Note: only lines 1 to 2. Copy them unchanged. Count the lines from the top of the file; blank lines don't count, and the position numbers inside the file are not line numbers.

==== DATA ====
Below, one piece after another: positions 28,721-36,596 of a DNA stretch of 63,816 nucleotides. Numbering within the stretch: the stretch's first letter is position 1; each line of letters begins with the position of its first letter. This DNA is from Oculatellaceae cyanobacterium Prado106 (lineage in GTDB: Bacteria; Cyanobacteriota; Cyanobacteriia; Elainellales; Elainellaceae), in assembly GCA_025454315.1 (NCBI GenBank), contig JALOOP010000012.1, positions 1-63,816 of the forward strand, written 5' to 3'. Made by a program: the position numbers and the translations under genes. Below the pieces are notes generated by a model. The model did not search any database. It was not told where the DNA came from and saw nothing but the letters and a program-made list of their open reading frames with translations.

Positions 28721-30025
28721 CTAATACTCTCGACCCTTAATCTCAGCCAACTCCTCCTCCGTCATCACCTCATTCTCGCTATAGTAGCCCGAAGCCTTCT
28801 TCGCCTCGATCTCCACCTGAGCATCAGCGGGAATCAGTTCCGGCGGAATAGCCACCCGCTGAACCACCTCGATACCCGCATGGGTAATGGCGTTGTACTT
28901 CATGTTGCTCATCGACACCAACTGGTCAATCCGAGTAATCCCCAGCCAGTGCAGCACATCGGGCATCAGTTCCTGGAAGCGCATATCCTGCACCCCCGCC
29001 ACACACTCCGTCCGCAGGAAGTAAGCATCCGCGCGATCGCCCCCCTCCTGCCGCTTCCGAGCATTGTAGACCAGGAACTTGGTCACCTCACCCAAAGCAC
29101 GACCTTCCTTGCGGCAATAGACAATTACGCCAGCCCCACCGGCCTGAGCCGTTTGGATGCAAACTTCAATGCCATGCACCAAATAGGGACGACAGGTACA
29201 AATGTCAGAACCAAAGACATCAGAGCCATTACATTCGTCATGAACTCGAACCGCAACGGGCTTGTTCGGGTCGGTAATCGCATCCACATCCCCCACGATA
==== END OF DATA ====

Below, one piece after another: positions 28,721-36,596 of a DNA stretch of 63,816 nucleotides. Numbering within the stretch: the stretch's first letter is position 1; each line of letters begins with the position of its first letter. This DNA is from Oculatellaceae cyanobacterium Prado106 (lineage in GTDB: Bacteria; Cyanobacteriota; Cyanobacteriia; Elainellales; Elainellaceae), in assembly GCA_025454315.1 (NCBI GenBank), contig JALOOP010000012.1, positions 1-63,816 of the forward strand, written 5' to 3'. Made by a program: the position numbers and the translations under genes. Below the pieces are notes generated by a model. The model did not search any database. It was not told where the DNA came from and saw nothing but the letters and a program-made list of their open reading frames with translations.

Positions 28721-30025